Offense: Arizona had a middling offense last season, despite solid contributions by the middle infield combo of Stephen Drew and Kelly Johnson and a breakout year from center fielder Chris Young. Drew, Johnson and solid backstop Miguel Montero are all arbitration eligible, but even after some sizable off-season raises they’ll likely still be earning less than their value—they should be kept in the fold. Keep Young in center and expect a breakout year from Upton in right, who still has plenty of time to become the next big thing. Strikeout machine Mark Reynolds has become the poster child for everything fans say is wrong about Arizona’s lineup, and as he’s due for a $4.5 million salary bump, he’ll be a favorite topic of hot stove trade discussion. Trading him now, however, is probably not wise, as his value is at an all-time low. I’d keep him and hope he settles into a level of production between his 2009 peak and 2010 valley—if he does, he’ll earn the $13 million he’s owed over the next two years.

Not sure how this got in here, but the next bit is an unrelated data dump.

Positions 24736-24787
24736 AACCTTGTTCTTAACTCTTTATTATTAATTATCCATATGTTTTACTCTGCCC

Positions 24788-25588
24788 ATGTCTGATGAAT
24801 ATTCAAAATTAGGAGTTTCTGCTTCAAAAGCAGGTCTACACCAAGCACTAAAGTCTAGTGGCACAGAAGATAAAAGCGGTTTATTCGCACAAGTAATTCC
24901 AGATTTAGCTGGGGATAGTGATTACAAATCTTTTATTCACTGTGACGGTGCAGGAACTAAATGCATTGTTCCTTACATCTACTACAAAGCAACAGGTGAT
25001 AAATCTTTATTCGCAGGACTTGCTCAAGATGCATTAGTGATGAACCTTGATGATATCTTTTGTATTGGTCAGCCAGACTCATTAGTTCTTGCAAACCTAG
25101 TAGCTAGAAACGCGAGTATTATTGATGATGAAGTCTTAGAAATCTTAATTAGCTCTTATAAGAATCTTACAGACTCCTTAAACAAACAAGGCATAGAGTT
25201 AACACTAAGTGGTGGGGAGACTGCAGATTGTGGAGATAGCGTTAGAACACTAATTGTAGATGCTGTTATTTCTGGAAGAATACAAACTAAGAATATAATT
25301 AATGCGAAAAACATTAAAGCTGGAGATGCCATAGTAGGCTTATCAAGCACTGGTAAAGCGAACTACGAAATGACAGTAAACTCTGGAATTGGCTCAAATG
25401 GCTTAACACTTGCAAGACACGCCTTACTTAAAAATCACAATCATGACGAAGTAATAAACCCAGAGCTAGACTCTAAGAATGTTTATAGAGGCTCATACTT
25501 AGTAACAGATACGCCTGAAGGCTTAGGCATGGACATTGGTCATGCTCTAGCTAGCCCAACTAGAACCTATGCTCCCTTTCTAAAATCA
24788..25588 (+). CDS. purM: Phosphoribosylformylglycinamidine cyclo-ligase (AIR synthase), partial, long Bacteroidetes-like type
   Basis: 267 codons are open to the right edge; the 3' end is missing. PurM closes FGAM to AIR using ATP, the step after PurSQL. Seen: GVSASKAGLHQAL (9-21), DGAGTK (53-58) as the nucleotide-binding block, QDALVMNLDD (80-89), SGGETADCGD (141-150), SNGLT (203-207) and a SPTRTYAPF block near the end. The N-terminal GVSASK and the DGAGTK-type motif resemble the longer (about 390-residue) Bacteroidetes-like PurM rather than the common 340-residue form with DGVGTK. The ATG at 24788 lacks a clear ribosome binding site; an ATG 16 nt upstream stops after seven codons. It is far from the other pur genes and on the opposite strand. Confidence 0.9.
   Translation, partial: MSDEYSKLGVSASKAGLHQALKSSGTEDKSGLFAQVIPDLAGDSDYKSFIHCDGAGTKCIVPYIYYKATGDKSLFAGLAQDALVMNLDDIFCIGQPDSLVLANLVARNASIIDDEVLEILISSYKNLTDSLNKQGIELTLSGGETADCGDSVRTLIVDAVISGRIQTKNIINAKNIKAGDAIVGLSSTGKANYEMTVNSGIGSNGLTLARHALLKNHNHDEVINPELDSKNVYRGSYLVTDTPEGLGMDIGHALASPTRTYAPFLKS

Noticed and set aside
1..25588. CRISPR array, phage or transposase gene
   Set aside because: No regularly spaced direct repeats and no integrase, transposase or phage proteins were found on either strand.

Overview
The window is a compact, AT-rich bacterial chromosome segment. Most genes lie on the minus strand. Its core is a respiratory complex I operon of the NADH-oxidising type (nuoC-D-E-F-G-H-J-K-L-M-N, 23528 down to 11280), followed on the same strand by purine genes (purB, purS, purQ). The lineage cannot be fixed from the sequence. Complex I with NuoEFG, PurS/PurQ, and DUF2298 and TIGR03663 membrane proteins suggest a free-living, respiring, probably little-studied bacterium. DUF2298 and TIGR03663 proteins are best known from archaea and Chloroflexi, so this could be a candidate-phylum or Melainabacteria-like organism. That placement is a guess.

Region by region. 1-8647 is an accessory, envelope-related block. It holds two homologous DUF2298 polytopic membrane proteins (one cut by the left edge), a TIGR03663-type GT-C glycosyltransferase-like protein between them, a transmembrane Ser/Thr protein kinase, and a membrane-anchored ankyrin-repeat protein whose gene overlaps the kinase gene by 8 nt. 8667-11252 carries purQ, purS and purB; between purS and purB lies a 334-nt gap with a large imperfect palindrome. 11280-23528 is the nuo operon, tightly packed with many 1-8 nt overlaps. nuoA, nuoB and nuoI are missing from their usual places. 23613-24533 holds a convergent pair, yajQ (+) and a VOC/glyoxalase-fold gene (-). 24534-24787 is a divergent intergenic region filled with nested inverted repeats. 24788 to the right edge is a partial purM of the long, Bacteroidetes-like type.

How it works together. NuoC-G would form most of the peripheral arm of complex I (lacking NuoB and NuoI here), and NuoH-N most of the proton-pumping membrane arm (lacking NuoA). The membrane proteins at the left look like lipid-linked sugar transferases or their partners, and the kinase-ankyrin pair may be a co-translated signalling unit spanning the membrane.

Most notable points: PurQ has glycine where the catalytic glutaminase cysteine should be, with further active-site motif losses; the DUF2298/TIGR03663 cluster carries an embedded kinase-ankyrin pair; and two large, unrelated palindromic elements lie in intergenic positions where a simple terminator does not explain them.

Instead, the place to cut costs is at first base, where incumbent Adam LaRoche should be bought out for $1.5 million, eschewing his $11 million option. Rookie Brandon Allen, who’s probably a better hitter than LaRoche right now, can be plugged in at a fraction of the price. That leaves left field as the only lineup spot open, and if Gerardo Parra isn’t the answer, this is where we can do a little shopping–someone not too expensive, that won’t be a disaster in the field and sounds less like a windmill at the plate. Coco Crisp comes to mind, if the A’s don’t pick up his option and the price is reasonable. Or you can see if Brad Hawpe has enough slug left in his bat to overcome his inanimate defense and strikeouts. If there’s one lineup hole to fill, it’s a lot easier to find someone this far down the defensive spectrum—just don’t sign anyone to a long-term deal.